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TheyCallMeJohn

Append 3D Points to a List

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TheyCallMeJohn

I have tried several combination and gone thru about a 100 posts but I can't figure out what I am doing wrong.

 

I am filtering thru objects and pulling out a 3D coordinate from the database. Then I am turning that into a 3 point list (x y z). Then I want to create a list of those points and add to them to the existing list as the program filters thru the remaining objects from the selection set.

 

(progn
(setq unitpoint_orig (vl-string-right-trim ";" (substr (vlax-get entvla 'points) 12)))			
(if (and(or (= Z_pref "Y")(= Z_pref "y"))(/= Z_height nil))
	(progn
		(setq unitpoint_mod (comma_pull unitpoint_orig "REAL_NUM"))
		(setq unitpoint (list (car unitpoint_mod) (cadr unitpoint_mod) (caddr Z_height)))
	)
	(setq unitpoint (comma_pull unitpoint_orig "REAL_NUM"))
)
(setq unitpoint_lst (append unitpoint_lst 'unitpoint))

;(command "insert" pl_block unitpoint "1" "1" "0")
)

 

Current Result: (105.13 3165.22 0.0 105.13 3194.65 0.0 105.13 3142.5 0.0)

 

Desired Result: ((105.13 3165.22 0.0)(105.13 3194.65 0.0)(105.13 3142.5 0.0))

 

Once I get this part working, I am then planning on filtering for duplicates using Lee Mac's subroutines. Then inserting based off those points.

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ymg3

TheyCallMeJohn.

 

You could use this small routine on your list.

 

(defun tupl3 (l) (if l (cons (list (car l) (cadr l) (caddr l))(tupl3 (cdddr l)))))

 

So for example:

(tupl3 '(105.13 3165.22 0.0 105.13 3194.65 0.0 105.13 3142.5 0.0))

((105.13 3165.22 0.0) (105.13 3194.65 0.0) (105.13 3142.5 0.0))
_$ 

 

or change

 

(setq unitpoint_lst (append unitpoint_lst 'unitpoint))

to

(setq unitpoint_lst (append unitpoint_lst (list unitpoint)))

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TheyCallMeJohn

Exactly what I needed... :thumbsup: ( I swear I tired the same thing with " ' " instead of "list" but I guess I made a mistake,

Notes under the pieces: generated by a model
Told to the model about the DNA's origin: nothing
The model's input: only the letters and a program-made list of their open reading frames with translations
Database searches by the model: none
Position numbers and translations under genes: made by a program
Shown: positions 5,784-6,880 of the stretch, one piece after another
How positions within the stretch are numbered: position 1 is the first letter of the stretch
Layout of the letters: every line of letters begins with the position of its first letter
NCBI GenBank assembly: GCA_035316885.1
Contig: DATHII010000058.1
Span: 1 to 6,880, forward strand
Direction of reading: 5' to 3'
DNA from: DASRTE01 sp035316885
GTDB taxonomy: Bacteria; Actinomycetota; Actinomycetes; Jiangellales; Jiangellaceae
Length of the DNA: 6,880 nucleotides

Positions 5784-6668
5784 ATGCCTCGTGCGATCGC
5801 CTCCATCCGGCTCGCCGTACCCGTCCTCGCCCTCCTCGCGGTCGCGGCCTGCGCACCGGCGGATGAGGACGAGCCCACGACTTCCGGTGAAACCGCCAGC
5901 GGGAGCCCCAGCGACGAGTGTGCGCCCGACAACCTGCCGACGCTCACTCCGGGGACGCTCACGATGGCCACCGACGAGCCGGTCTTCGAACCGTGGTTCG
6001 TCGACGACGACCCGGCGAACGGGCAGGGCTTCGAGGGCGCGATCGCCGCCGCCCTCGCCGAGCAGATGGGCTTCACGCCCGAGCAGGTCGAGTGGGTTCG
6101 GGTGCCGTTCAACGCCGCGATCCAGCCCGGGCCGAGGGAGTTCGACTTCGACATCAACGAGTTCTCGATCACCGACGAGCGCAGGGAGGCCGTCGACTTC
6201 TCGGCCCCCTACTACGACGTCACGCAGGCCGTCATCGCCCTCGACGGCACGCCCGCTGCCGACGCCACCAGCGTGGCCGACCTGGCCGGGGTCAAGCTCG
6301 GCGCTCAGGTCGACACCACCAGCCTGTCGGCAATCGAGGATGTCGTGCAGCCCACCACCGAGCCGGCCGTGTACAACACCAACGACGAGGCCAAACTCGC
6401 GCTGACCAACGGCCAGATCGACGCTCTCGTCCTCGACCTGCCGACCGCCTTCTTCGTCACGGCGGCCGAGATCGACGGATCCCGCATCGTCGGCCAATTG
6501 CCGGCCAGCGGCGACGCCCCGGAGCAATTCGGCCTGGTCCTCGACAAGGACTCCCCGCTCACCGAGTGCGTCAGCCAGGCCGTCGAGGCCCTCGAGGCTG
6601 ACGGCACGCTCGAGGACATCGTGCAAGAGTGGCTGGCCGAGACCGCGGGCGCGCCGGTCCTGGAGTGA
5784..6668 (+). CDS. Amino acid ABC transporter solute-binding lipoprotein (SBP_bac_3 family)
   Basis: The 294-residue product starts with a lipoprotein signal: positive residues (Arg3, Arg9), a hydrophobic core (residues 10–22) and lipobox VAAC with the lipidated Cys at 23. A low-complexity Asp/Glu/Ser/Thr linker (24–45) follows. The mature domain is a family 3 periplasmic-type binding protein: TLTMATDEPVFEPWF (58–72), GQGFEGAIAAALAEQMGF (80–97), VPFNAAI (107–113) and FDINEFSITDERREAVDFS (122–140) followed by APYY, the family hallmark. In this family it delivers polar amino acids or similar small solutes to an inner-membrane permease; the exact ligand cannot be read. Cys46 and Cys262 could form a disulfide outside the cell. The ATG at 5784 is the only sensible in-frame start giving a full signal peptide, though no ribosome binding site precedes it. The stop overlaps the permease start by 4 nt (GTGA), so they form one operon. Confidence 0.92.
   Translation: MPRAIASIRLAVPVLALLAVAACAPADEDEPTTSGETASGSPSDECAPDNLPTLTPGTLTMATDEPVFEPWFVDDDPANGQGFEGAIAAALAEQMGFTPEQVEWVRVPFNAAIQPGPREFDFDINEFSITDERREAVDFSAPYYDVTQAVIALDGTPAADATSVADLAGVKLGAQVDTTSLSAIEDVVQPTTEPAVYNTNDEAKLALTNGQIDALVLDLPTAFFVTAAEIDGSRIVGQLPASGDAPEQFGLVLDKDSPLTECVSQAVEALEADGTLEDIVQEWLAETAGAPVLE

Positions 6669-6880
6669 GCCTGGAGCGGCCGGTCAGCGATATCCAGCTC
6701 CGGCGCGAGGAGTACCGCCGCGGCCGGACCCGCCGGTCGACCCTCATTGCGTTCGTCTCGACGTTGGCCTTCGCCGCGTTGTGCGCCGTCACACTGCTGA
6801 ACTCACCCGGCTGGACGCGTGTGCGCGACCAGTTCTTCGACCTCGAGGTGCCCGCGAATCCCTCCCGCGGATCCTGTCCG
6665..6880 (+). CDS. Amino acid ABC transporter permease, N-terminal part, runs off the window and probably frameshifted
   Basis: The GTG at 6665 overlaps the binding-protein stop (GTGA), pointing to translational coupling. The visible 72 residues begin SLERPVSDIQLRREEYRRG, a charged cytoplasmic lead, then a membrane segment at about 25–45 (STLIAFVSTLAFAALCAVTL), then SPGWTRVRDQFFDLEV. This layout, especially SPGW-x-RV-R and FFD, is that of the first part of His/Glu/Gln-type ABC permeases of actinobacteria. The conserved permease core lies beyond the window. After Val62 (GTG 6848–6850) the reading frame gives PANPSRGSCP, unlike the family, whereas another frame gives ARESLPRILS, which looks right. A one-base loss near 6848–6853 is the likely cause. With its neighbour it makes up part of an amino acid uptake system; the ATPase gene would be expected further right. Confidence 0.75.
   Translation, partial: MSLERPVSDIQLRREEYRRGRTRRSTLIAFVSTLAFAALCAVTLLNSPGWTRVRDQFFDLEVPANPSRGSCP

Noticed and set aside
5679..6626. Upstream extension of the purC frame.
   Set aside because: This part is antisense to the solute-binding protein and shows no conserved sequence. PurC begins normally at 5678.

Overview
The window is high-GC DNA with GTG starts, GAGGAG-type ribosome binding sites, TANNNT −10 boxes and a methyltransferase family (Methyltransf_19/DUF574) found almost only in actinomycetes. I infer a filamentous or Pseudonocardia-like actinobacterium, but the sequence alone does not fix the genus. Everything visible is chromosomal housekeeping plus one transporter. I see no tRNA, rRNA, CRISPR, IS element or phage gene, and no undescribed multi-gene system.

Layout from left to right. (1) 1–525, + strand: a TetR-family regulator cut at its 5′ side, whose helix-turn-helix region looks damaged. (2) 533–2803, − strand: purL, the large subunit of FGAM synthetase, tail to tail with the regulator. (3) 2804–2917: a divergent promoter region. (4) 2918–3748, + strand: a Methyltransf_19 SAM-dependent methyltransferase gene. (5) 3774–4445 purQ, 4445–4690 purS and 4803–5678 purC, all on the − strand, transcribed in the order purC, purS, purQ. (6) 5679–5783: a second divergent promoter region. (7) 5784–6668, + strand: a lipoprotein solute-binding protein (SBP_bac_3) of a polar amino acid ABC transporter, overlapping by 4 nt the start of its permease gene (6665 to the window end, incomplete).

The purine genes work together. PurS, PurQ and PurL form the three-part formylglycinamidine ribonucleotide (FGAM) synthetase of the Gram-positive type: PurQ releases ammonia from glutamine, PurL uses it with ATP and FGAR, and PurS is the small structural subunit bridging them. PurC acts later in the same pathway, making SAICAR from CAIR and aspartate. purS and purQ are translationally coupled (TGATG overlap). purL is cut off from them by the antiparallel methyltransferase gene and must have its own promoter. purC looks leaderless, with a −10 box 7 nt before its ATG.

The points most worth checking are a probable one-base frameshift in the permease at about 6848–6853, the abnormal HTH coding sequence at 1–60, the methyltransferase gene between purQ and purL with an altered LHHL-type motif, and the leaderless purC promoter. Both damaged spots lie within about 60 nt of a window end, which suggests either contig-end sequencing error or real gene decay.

TheyCallMeJohn.

 

(setq unitpoint_lst (append unitpoint_lst 'unitpoint))

to

(setq unitpoint_lst (append unitpoint_lst (list unitpoint)))

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David Bethel

Not a big deal with small lists, but ( cons ) is a ton faster than ( append ).

 

You basically (cons pt list) and then if the order of the list is important (reverse lst)

 

If you work with say 30,000 atoms, it can make a significant difference. -David

 

-David

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ymg3

TheyCallMeJohn,

 

David is exactly right, I tend to stay away from append.

 

In your case you could simply :

(setq unitpoint_lst (cons unitpoint unitpoint_lst))

; and if necessary at the end :

(setq unitpoint_lst (reverse unitpoint_lst))

 

Also ,not entirely necessary but, I usually set the list

to nil before starting to build it. It is specially

useful in the debugging phase where very often

you have not declared your variables and are

running test.

 

ymg

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TheyCallMeJohn
TheyCallMeJohn,

 

David is exactly right, I tend to stay away from append.

 

In your case you could simply :

(setq unitpoint_lst (cons unitpoint unitpoint_lst))

; and if necessary at the end :

(setq unitpoint_lst (reverse unitpoint_lst))